Protest laws ruled unlawful by High Court after Liberty case

  • Post last modified:May 21, 2024
  • Reading time:5 mins read

The Conservative government sidestepped parliament in order to increase anti-protest police powers. Now, on 21 May, the High Court ruled that the government acted unlawfully.

High Court: Tory executive overreach

The government used secondary legislation to change the law so that police can crackdown on protests that are considered ‘more than a minor’ disruption. This lowered the threshold from anything causing a ‘serious disruption’.

The High Court said the government ignored the will of parliament in doing so. The House of Lords had already rejected the provision.

Secondary legislation, known as Henry VIII powers, shifts power to the executive because the law changes face less parliamentary scrutiny and cannot be amended.

Under the June 2023 overreach measures, police have arrested hundreds of protestors including climate activist Greta Thunberg.

Indeed, the Home Office estimated that its lowering of the threshold would increase police intervention in protests by 50%.

The government says it will appeal the High Court decision.

“Victory for democracy”

Campaign group Liberty brought the successful court challenge where the High Court also found the government acted unlawfully by only consulting police groups about the legislation. The government did not consult protest groups.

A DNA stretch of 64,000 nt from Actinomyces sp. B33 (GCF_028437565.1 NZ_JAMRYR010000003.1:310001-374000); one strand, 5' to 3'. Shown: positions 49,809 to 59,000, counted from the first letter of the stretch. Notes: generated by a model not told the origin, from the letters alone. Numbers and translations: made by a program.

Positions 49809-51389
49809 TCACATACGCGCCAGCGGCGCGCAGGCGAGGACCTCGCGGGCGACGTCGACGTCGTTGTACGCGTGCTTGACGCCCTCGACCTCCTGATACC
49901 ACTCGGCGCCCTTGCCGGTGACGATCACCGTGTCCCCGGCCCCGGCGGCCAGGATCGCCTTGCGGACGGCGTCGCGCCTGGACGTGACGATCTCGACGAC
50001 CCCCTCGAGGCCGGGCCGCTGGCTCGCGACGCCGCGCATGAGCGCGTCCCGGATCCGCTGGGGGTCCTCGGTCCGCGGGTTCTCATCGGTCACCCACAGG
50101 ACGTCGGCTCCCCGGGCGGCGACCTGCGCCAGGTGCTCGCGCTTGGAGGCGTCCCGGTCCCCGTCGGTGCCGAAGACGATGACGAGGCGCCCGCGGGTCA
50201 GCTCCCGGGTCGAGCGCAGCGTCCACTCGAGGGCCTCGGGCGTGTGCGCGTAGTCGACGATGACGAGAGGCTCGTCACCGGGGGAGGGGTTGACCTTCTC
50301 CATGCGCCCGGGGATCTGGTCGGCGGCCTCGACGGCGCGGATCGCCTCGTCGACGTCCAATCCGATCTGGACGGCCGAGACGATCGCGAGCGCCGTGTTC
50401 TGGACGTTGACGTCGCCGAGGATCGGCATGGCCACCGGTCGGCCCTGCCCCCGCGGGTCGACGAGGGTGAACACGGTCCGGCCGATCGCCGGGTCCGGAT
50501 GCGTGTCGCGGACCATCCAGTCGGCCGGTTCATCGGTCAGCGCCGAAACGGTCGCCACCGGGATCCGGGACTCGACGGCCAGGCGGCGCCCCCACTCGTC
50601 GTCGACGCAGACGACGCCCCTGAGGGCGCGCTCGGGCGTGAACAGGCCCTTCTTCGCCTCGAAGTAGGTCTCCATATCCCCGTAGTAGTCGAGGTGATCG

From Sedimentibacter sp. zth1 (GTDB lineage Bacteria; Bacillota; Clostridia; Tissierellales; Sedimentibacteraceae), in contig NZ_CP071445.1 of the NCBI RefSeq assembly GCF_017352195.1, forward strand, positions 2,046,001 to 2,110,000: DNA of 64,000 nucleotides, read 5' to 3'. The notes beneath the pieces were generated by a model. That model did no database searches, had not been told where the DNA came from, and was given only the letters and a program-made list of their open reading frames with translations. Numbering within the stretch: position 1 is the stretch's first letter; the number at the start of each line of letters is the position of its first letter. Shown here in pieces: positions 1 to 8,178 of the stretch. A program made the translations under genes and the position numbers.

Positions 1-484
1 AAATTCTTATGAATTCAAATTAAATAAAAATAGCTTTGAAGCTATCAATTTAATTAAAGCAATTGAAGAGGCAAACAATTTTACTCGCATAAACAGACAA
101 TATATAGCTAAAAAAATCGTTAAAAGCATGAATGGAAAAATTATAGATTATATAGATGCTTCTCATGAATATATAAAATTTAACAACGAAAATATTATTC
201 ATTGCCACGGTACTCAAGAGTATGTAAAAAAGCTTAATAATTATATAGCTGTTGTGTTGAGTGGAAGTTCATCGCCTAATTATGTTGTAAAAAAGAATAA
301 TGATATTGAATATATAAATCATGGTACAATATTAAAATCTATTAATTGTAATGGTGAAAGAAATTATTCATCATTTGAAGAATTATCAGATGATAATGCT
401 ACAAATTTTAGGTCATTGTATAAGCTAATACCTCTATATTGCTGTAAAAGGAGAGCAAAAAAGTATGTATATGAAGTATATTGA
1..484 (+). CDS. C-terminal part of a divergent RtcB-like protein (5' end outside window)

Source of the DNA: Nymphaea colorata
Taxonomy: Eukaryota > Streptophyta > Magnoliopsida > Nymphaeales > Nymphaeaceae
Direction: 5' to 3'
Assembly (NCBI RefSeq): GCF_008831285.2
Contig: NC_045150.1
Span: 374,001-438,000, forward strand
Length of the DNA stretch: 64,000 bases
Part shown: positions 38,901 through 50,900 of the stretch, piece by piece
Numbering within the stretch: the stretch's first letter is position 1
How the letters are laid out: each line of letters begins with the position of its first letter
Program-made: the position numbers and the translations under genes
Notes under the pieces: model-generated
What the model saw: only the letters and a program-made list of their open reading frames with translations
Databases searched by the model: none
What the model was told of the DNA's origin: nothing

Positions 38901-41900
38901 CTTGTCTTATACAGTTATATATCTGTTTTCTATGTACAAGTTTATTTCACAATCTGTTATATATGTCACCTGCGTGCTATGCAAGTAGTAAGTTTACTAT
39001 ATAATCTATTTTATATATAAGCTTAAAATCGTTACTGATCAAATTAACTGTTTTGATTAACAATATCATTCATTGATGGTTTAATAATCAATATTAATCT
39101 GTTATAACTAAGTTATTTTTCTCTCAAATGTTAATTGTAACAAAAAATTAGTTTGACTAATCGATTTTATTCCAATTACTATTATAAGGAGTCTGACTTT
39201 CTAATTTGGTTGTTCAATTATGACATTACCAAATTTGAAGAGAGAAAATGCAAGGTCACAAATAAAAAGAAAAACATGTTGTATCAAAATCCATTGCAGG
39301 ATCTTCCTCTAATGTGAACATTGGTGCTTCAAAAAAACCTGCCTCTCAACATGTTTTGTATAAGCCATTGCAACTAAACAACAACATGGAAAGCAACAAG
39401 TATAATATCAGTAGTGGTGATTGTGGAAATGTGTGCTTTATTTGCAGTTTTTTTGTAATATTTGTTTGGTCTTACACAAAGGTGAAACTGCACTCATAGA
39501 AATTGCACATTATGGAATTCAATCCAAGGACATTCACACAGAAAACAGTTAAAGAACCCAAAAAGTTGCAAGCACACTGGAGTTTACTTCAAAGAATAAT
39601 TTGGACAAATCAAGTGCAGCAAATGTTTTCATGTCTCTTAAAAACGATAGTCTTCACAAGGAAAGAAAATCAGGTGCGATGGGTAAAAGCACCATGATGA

Liberty’s director Akiko Hart said:

This ruling is a huge victory for democracy, and sets down an important marker to show that the Government cannot step outside of the law to do whatever it wants.

We all have the right to speak out on the issues we believe in, and it’s vital that the Government respects that. These dangerous powers were rejected by Parliament yet still sneaked through the back door with the clear intention of stopping protesters that the Government did not personally agree with, and were so vaguely worded that it meant that the police were given almost unlimited powers to shut down any other protest too.

This judgment sends a clear message that accountability matters, and that those in power must make decisions that respect our rights

CEO of Public Law Project Shameem Ahmad said:

We welcome the Court’s ruling, which recognises that our rights and constitution cannot be unilaterally and arbitrarily undermined by the executive and that ministers must not act outside of the powers granted to them by Parliament.

Attempts to further restrict the right to protest

Suella Braverman, who was home secretary at the time the government enacted the measures, has also called for ministers to gain the power to outright ban protests.

She accused anti-genocide marches in solidarity with Palestine of “mass extremism” and of ‘antisemitic chants’.

Both Labour and Tory leadership are engaged in the smearing of those protesting Israel’s conduct. In Oct 2023, Labour leader Keir Starmer suspended Andy McDonald MP for comments he made at a pro-Palestine march.

The apparently “deeply offensive” words were:

We won’t rest until we have justice, until all people, Israelis and Palestinians, between the river and the sea can live in peaceful liberty. Free, free Palestine!

Starmer also enabled the arrest and charging of three pro-Palestine Youth Demand activists for protesting outside his house.

Establishment managers in both Labour and Tory are seeking to restrict our rights to freedom of expression and assembly. Fortunately, the High Court ruling has quashed the government using executive power to do so.

Featured image via Liberty – X

Source link